Protected by the Great Smoky Mountains National Park, the area has many diverse regions to explore.
The national park has four visitor centers. Stop by one first to obtain information about current conditions and ideas for your adventures when going to the park.
– Sugarlands Visitor Center: Gatlinburg, Tennessee – Cades Cove Visitor Center: Townsend, Tennessee – Oconaluftee Visitor Center: Cherokee, North Carolina – Clingmans Dome Visitor Contact Station:Cherokee, North Carolina
The most popular spots in the Great Smoky Mountains. It is a vast, lush valley surrounded by mountains. Visitors regularly see white-tailed deer.
In the early mornings and late evenings, visitors regularly spot elk. You can find hiking trails and a primitive campground in the valley.
Known for hiking and mountain biking. Several loop trails lead to beautiful waterfalls.
The highest point in the Great Smoky Mountains has an observation tower with a rewarding view in all directions.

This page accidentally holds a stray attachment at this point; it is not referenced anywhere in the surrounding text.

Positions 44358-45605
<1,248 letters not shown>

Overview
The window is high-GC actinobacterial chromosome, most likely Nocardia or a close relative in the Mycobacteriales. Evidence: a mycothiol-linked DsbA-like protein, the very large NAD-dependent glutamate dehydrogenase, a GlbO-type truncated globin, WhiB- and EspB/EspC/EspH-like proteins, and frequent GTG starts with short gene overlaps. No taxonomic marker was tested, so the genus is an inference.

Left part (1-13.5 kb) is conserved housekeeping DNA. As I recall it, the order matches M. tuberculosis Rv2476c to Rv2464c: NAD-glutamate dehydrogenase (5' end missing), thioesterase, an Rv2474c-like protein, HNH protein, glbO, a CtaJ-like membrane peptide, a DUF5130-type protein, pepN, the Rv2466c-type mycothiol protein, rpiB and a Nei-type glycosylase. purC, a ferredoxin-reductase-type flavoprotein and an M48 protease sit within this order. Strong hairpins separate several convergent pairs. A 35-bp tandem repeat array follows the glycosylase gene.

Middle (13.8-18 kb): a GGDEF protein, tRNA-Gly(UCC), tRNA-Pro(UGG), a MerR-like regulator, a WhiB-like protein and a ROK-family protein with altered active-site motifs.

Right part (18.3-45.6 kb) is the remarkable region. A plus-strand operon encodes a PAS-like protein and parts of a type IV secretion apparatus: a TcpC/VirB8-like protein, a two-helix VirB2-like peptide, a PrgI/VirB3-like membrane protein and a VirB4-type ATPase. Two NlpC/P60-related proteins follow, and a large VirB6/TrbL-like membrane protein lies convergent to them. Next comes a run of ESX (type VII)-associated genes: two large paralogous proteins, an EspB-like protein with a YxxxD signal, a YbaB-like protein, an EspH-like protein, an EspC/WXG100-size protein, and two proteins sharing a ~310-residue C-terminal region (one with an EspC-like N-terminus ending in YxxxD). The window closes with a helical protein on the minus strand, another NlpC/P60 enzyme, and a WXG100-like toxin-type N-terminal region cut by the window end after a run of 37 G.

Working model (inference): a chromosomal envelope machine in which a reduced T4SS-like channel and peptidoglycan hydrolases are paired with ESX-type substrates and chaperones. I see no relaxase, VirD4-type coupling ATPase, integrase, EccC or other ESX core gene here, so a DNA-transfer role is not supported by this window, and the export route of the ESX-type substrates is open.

The tallest concrete dam east of the Rocky Mountains at 480 feet.
Newfound Gap Road connects Cherokee, North Carolina, and Gatlinburg, Tennessee, leading you through various forest ecosystems.
Roaring Fork is great if you enjoy trails that lead to waterfalls. – Rainbow Falls – Grotto Falls – Place of a Thousand Drips
Popular day hikes include Hen Wallow Falls and Sutton Ridge Overlook.
Famous for its spring wildflowers, Greenbrier offers fishing, casual hikes, and picnicking.
Named for an evergreen shrub that grows nearby, this is a popular destinations in the Great Smoky Mountains National Park. Black bears are commonly active here.
This is a steep climb with an elevation gain of 1,400 feet and a gorgeous but strenuous wooded trail. Experienced hikers love the Chimney Tops Trail for its spectacular views.